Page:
Puli Meka Series Review: A satisfying experience for crime drama fans
A neat, effective storyline that gets better with each episode
Crime drama is a genre where everybody's attention is pinned majorly on the climax. The story can succeed or fail, depending on how effective the closure is for both the characters and the viewers. The nature of a story and its structure notwithstanding, every thread in the narrative must lead us to answers, about those who lie behind the crime in question. The last few minutes of a series or a film are usually reserved for this revelation. But in Puli Meka, we know who the killer is, halfway into the series. Despite that, the series emerges as a winner as the rest of the story is an interesting, interconnecting series of events that keeps the viewer engrossed.
Creator - Kona Venkat, Director - Chakravarthy Reddy
Cast - Lavanya Tripathi, Aadi Saikumar, Suman, Goparaju Ramana, Raja Chembolu
Puli Meka starts as a serial killer story. A man is on the loose and kills multiple police officers in Hyderabad. We meet IPS officer Kiran Prabha (Lavanya Tripathi), who is asked to solve the case by a senior commissioner in Telangana Police (Suman). Kiran, who is an MA criminal psychology graduate and has prior experience in putting a serial killer behind bars, is transferred to the city and she forms a special investigation team along with forensic officer Prabhakar Sharma (Aadi Saikumar)to solve the crime.
There is a HIT 2-style red herring, where someone innocent gets captured first, only to be let off later. The serial killer angle in the first place proves to be all smoke and mirrors, as we get a personal vendetta subplot behind the string of murders, a la Imaikkaa Nodigal/Anjali Vikramaditya (2018). The Puli Meka alluded to in the title keeps us guessing, as the hunter becomes the hunted and vice versa. While the subplots involving Kiran’s past, Prabhakar’s family and Kiran-Prabhakar's engagement initially come off as a distraction, they gradually find a way to smoothly integrate themselves into the main murder. Every supporting character in the story and their personas in two different timelines play a role in moving the story forward, making Puli Meka an enjoyable binge-worthy experience. While the contrasting moral compasses of Karunakar (Raja Chembolu) and Pallavi (Siri Hanumanthu) come off as unrelatable to someone from a younger demographic, they do their bit in embellishing the larger narrative at hand.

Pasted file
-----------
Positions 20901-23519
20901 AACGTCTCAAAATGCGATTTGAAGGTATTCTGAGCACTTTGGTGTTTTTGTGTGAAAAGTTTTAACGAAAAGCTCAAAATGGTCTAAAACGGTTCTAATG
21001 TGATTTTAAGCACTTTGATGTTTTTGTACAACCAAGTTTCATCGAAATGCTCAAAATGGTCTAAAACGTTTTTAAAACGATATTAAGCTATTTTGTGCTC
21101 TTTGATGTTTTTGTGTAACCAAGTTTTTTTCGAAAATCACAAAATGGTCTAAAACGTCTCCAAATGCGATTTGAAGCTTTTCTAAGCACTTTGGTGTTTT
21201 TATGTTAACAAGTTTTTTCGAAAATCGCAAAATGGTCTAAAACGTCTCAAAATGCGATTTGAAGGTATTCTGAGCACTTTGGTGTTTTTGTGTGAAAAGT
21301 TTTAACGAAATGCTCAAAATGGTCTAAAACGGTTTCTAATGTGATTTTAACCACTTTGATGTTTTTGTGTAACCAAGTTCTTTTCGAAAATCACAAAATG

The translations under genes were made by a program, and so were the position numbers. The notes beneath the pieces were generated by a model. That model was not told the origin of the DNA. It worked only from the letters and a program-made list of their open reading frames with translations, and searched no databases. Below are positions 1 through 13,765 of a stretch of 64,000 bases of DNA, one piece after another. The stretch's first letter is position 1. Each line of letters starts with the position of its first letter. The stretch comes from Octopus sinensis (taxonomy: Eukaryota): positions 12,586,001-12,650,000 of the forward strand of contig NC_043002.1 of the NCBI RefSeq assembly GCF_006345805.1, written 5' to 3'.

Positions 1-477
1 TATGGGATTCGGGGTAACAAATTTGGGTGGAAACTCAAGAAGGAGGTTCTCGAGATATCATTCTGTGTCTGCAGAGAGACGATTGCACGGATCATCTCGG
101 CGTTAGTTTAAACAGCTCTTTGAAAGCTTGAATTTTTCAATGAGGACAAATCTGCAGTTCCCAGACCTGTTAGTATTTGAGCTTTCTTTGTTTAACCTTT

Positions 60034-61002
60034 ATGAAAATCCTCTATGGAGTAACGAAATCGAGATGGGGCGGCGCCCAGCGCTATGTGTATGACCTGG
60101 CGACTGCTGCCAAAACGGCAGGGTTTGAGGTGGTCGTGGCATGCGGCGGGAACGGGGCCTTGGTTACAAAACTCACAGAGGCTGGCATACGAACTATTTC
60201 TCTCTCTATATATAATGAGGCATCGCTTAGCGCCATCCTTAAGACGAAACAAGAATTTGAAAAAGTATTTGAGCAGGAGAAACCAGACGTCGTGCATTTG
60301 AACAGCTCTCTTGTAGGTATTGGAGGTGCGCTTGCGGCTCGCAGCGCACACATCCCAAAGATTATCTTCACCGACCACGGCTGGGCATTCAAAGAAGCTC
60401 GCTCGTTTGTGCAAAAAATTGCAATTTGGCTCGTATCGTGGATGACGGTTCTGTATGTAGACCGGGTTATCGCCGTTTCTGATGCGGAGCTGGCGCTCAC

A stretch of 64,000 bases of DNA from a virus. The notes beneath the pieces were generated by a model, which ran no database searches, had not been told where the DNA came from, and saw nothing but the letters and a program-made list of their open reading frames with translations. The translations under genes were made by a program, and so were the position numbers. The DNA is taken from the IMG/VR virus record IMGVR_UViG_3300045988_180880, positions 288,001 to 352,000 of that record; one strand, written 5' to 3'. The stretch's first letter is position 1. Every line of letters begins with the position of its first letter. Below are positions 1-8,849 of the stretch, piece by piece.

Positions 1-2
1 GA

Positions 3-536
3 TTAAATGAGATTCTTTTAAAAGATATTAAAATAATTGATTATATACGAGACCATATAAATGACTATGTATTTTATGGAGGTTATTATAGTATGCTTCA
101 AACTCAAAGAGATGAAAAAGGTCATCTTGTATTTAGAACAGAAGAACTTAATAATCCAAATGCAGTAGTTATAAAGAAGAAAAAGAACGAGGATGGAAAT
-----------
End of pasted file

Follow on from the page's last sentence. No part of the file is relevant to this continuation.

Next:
Puli Meka as a web series in an industry where OTT is as a format of storytelling is relatively new, is a peculiar, paradoxical beast. The OTT-isms of Puli Meka, outside of its writing, are largely restricted to the dialogue, where we hear the characters speak more in English and use cusswords more freely than they would in your average Telugu film. The series, running for 8 episodes of half an hour each, is visually reminiscent of CID and the Crime Patrol series. Puli Meka has no qualms about spoon-feeding its audience. Take, for instance, a scene where Suman’s character finds out the identity of the main killer. The camera does a dolly zoom of his shocked face. While that alone is enough to tell us what he is thinking, we also see him tell the name of the killer out loud. That kind of detailing, redundant to certain viewers but essential to others, is what keeps Puli Meka a step above Television soaps and many notches below international series.
Lavanya Tripathi takes the centre-stage in Puli Meka, something rare for mainstream Telugu cinema. She gets not one but two introductory action sequences that are delightful to watch. As a viewer, you keep guessing what she is up to next, and that is quite impressive. Aadi Saikumar’s performance was sadly the series’s weakest link, his acting is dull and unconvincing. This is not a series you would watch for acting, cinematography or editing - the buck stops here with the writing. Puli Meka leaves people with an exciting cliffhanger in the end, and the series will continue to have a winning run as long as it keeps its stakes high and twists sharp.